Show simple item record

dc.contributor.advisorGouws, L.A.
dc.contributor.authorDu Plessis, Wynand Frederick
dc.descriptionThesis (DPhil)--PU for CHE, 1983.
dc.description.abstractAt present the problem of anxiety seems to be less prominent than during previous decades, which had specifically been characterized as the "era of anxiety". The increased consumption of narcotics, the vast number of publications regarding anxiety as well as the necessity of change in the South African society - implying change in traditional security-providing structures and thus causing uncertainty - underline the fact that the problem of anxiety can in fact not be seen as being less prominent on a national or international level. Where, on the one hand, the period of youth provides special challenges to young people, it also represents potential for the experience of anxiety, since it implies developmental tasks, which may lead to conflict and with further intensification, to the experience of anxiety. Against this background the present study was primarily an endeavour to investigate possible differences between a population of anxious and a random sample of non-anxious female first-year students Secondly the study involved an applied therapeutic investigation to evaluate the efficiency of an anxiety-reduction program carried out on a sample of anxious students and a stimulation programme with a sample of non-anxious subjects, both by means of audio-psycho-phonological training. Firstly the prominence of the phenomenon of anxiety as it manifests itself in the fields of theology, philosophy, literature and psychology, was outlined briefly. Next, various definitions of anxiety were discussed. It was concluded that at present a universally acceptable definition of anxiety could not be provided, due to its multi-dimensional nature. Then the etymology of anxiety was explored It transpired that the concept of anxiety was fundamentally rooted in aspects pertaining to conflict-threat-potential and renewal. 6.2 SURVEY OF THE LITERA 6.2 SURVEY OF THE LITERATURE (CHAPTER I) Subsequently anxiety was discussed in terms of related phenomena, such as fear, depression, guilt, tension and stress, meaningfulness, development of personality and faith. As an outcrop of the discussion the neurophysiology and the biochemistry of anxiety were also briefly scanned. From this it became clear that anxiety is a complex combination of different emotions and that its manifestation and adapt at ion both on the neurophysiological and biochemical level, cannot be conceived in simple terms. Anxiety was found to be characterized by both ergotrohic-sympathetic adrenocortical activity, and trophotropic-parasympathetic adrenomedullary activity. Should both these antagonistic systems discharge simultaneously, it should be seen as indicative of a breakdown of their normal reciprocal relations. The latter situation could create the possibility for an increased proneness to maladaptive behaviour. Next the problem of anxiety was analyzed in terms of recent therapeutic approaches. In the survey of the main approaches the psyochoanalytic, behavioral,existent ial-humanistic and audio-psychophonological approaches were included, the latter, due to the fact of being relatively new and thus unknown. Each approach was discussed in terms of its theoretical and therapeutic methods and was evaluated in terms of its underlying view of man. Regarding the psychoanalytic approach a short survey of the classical psychoanalytical approach was given; subsequently the more recent, still relevant views of anxiety as presented by Rank, Horney, Sullivan and from were outlined. The discussion was then focussed on the separation anxiety theory and therapy of Mann, whose approach might be regarded as a contemporary psychoanalytic-oriented approach to the problem of anxiety. The behavioral approach was discussed in terms of the main assumptions regarding the etiology of anxiety. The following therapeutic approaches from a behavioral view were then discussed: relaxation methods and systematic desensitization, assertiveness training, cognitive approaches and self-control techniques. The evaluation on principal grounds emphasized the value of an active, symptom-directed approach, but also cautioned that the philosophical view underlying the behavioral approaches did not permit optimal utilization of the potential of anxiety. Next the existential-humanistic approach was discussed, with reference to three main points of departure regarding anxiety, viz. anxiety as a consequence of the human condition, anxiety as a threat to core values of the individual and anxiety as the experience of meaninglessness. Subsequently, the therapeutic approaches hailing from these points of departure were discussed, viz. those of Bugental, May and Frankl. Evaluation of the above-mentioned approaches emphasized the constructive potential of these approaches, but also indicated that the existential-humanistic approach, when viewed from a Christian perspective, is hampered by its secular view of man, particularly regarding there a peutic practice. In connection with audio-psycho-phonology (APP) an outline was given of the causes of anxiety (including causes of a prenatal level). The role of auditory perception in relation to the problem of anxiety was also emphasized. Next, an outline of audio-psycho-phonological training as it is applied to the problem of anxiety was discussed. The three phases constituting the process viz. the phase of filtered sounds, the phase of sound birth and the phase of audio-vocal training were discussed. In view of the unfamiliarity of this approach, possible points of convergence between APP and existing approaches were delined ed . In the evaluation of this approach, its Christian view of man was outlined. However, it was also pointed out that extensive research was needed in order to place many speculative aspects on a sounder scientific basis. In conclusion it was stated that the different approaches manifested important points of convergence in co-existence with many divergent trends. 6.3 METHOD OF STUDY (CHAPTER 11) in this chapter a survey was given of the procedure with reference to the psychometric investigation. Selection of subjects: the population from which the subjects were drawn consisted of female first year students studying for a degree. A total of 424 students from various faculties were assessed by means of two standardized anxiety scales, eg. the IPA Tanxiety scale and the Reactions to Everyday Situations (RES). From these subjects , a population of anxious subjects and a random sample of non-anxious subjects were identified. The anxious subjects each achieved as ten score of 7 or higher on both anxiety scales. The non-anxious subjects were randomly drawn from an identified group of 76, who had all achieved a sten score of 4 or lower, on both anxiety scales. Psychometric assessment: this process was carried out in three phases: Phase one concurred with the mass evaluation involving all first year students. Amongst other psychological tests, the subjects completed the Personal, Home, Social and Formal Relations Questionnaire as well as a biographical questionnaire. Since the results of these two questionnaires were incorporated in the present study, the occasion of the mass evaluation could be viewed as representing the initial phase of assessment. The second phase constituted the evaluation of the 424 subjects, by means of the two anxiety questionnaires, which led to the identification of the anxious and the non-anxious group, both consisting of 40 subjects. The third phase consisted of the individual assessment of the total of 80 subjects. After contact had been established with each of these subjects, they were met individually, and after a collaboration relationship had been established the following battery of psychological tests was completed: the Tree Test of Bolander, the shortened version of the Beck depression inventory, the STAI-anxiety scale, the Purpose in Life Test (PIL), its complementary scale , the Search-for-Noftic-Goals-Test (SONG), the S.A.-Wechsler-intelligence test for adults and the Personal Orientation Inventory (POI). A measure of academic performance, based on average performance during the mid-year examination was also acquired for each subject. Since the instruments utilized constituted mainly questionnaires, and alteration of responses could have occurred due to the fact of social desirability, special efforts were made to establish a working relationship based on trust. Confidentiality was also emphasized as well as the willingness to discuss the results once they had been obtained. Many subjects seemingly welcomed the opportunity for self-disclosure and an emotional catharsis resulted in the majority of cases. After the completion of the individual assessment of both groups, the results were computed by means of statistical techniques. The following techniques were incorporated: the chi-square goodness-of-fit-test for independent groups, the z-test for determining the significance of differences for large groups a profile analysis for independent groups and the Wilcoxon paired ranks sign test for small dependent groups (the latter being utilized to compute the results of the applied therapeutic programmes (See 6.6). 6.4 RESULTS PROVIDED BY THE PSYCHOMETRIC INVESTIGATION (CHAPTER 1111 The test results were reported separately as regards each of the testing instruments, in the order in which they had been performed. 6.5 DISCUSSION OF THE RESULTS OF THE PSYCHOMETRIC INVESTIGATION (CHAPTER IV) The findings of the investigation could be summarized in terms of the following dimensions: firstly global similarities among certain aspects of the two groups emerged. In terms of biographical variables the groups were found to be almost completely similar, since only three of the 25 biographical variables produced significant differences. According to the results on the Tree Test, the groups showed no difference in terms of the occurrence of traumatic incidents, such as illness or the loss of loved ones. Intellectually the groups also functioned on a comparable level. The latter finding might be related to the fact that the groups also did not differ in terms of academic performance. A second, more important dimension, was that the results reflected significant differences in favour of the non-anxious group. From the biographical questionnaire it emerged that the anxious group produced significantly fewer leaders in the area of sport, that they were significantly more doubtful about their academic choices (field of study) and that they manifested a significantly lower level of academic aspiration than the non-anxious group. These few significant differences on the ……………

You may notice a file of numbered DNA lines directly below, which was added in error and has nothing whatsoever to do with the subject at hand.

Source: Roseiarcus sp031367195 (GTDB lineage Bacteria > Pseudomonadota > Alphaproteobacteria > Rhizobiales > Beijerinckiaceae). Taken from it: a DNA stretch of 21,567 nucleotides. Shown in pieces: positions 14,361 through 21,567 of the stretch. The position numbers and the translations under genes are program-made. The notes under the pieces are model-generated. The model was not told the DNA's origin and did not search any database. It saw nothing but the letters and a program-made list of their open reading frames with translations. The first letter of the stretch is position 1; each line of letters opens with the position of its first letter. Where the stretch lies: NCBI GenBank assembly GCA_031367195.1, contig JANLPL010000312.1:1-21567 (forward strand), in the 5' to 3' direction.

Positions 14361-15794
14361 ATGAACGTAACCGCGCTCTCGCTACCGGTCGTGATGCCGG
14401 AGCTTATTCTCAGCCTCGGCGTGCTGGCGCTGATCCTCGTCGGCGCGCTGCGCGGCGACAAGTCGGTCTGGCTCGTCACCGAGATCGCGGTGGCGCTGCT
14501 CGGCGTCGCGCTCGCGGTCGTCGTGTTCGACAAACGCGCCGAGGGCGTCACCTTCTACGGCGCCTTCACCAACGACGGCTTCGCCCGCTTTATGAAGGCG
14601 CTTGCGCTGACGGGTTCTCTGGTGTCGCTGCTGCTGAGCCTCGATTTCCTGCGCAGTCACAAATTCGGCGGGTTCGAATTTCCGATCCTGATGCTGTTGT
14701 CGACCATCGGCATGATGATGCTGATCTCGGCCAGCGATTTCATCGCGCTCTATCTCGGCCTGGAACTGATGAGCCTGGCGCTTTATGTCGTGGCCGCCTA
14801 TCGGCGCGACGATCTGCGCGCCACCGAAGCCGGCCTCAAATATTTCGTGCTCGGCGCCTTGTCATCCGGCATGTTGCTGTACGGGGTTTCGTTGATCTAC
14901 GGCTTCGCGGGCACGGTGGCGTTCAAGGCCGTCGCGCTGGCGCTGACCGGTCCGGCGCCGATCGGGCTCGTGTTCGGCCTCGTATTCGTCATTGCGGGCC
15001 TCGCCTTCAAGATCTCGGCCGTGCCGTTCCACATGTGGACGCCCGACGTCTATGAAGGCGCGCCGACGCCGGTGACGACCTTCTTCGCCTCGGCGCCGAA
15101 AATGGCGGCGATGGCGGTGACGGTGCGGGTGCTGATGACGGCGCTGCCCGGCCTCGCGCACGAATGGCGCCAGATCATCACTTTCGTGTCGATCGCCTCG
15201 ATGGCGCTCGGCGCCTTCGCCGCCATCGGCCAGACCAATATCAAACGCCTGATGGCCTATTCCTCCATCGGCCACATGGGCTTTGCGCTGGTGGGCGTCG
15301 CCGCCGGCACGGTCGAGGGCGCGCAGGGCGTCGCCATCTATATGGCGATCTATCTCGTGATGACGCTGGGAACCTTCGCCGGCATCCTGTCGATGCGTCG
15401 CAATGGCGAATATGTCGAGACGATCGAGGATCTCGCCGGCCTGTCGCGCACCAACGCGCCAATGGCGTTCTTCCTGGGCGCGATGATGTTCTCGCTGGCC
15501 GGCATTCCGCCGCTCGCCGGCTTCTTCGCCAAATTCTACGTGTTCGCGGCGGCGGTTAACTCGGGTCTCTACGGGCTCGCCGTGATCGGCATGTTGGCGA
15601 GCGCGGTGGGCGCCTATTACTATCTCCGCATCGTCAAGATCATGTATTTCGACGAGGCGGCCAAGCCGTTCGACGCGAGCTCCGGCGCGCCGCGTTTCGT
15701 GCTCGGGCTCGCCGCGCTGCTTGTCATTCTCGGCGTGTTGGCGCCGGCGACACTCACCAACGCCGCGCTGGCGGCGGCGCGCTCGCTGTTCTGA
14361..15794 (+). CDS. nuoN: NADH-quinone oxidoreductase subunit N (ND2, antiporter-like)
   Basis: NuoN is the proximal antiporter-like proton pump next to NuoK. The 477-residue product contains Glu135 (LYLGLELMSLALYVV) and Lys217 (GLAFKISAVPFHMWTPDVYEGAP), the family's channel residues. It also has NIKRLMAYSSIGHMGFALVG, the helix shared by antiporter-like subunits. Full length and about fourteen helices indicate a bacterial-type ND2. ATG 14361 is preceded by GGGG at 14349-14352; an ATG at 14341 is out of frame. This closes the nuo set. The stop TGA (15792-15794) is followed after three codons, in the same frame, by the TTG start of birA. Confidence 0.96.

dc.publisherPotchefstroom University for Christian Higher Education
dc.titleBeangste en nie-beangste eerstejaardamestudente : 'n klinies-psigologiese verkenningen

Files in this item


This item appears in the following Collection(s)

  • ETD@PUK [7485]
    This collection contains the original digitized versions of research conducted at the North-West University (Potchefstroom Campus)

Show simple item record